Hitachi-Honda technology combats drunk driving

By Christopher A. Sawyer
The Virtual Driver

(May 30, 2016) If Hitachi and Honda have their way, driving drunk will become much more difficult in the near future. The companies have developed a portable breathalyzer that can be integrated into a smart key with a footprint about the size of a small smartphone. In addition, the unit is tamper-resistant, can distinguish human breath from other vapors, and returns an accurate reading of alcohol levels within three seconds.

There’s even an in-dash unit that displays the alcohol level measured. It can be integrated into an interlock that prevents an impaired driver from starting the car of the device detects they are legally under the influence.

Currently, interlock devices require that the driver perform a breath test from the driver’s seat. The Hitachi-Honda unit lets drivers measure their impairment level prior to entering the vehicle, and it is hoped this will reduce the temptation to drive.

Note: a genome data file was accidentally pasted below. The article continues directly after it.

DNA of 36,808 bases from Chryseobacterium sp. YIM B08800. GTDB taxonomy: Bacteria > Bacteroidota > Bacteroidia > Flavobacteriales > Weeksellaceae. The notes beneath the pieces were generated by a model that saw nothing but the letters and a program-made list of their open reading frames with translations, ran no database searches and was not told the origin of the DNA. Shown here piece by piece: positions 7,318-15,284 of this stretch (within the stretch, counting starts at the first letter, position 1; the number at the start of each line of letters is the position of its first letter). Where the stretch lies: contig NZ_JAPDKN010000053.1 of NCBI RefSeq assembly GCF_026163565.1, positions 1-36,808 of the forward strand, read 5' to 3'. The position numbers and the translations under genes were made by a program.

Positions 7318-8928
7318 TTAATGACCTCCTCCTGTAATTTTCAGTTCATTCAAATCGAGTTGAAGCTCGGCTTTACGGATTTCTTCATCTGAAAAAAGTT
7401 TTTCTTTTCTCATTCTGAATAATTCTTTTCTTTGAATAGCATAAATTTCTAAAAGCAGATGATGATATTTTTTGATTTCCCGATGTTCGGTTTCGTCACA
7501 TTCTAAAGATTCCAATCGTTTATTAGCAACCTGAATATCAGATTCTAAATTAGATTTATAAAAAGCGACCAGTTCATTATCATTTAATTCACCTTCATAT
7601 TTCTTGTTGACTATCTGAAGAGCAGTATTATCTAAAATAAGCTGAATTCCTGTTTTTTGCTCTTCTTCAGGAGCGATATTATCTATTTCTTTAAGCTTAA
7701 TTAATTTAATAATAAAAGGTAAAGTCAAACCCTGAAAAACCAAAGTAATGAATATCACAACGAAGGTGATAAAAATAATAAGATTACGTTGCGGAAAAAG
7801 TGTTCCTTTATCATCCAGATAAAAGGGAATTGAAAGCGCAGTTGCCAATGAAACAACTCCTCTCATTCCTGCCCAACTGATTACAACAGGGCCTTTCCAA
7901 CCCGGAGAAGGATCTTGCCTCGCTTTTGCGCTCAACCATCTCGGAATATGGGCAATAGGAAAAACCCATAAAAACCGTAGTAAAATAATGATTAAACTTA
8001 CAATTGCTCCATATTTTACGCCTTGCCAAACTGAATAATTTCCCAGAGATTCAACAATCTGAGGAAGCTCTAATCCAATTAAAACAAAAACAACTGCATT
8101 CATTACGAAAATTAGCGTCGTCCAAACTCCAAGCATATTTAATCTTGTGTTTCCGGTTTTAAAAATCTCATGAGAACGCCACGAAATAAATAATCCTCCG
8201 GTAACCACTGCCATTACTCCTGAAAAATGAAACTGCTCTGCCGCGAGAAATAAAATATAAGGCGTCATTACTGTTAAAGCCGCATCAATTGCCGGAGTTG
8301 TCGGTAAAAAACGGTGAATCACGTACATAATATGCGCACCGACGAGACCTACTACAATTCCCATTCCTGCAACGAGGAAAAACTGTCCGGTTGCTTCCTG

To make this unit possible, Hitachi developed a miniaturized oxide sensor sandwiched between electrodes. It can detect saturated water vapors with a high degree of accuracy, despite a sensor area of just 5 mm (0.2 in.) square. The ethanol concentration in the breath being measured flows over three semiconductor gas sensors that measure ethanol, hydrogen and metabolized acetaldehyde present in the breath after drinking. Hitachi claims it is capable of measuring as little as 0.015 mg/L. In comparison, 0.15 mg/L of alcohol is enough for a drunk driving charge to be levied in Japan.

The electronics have been designed for use in current smart key designs, and integration into a vehicle’s ignition system. An alert indicator will show the results from the test on an in-vehicle display panel if the smart key is close to the driver’s seat. If the result is above a preset limit, the unit will prevent the car from starting.

Hitachi and Honda, who are looking to commercialize the technology, presented it at the SAE 2016 World Congress in Detroit last month.

The Virtual Driver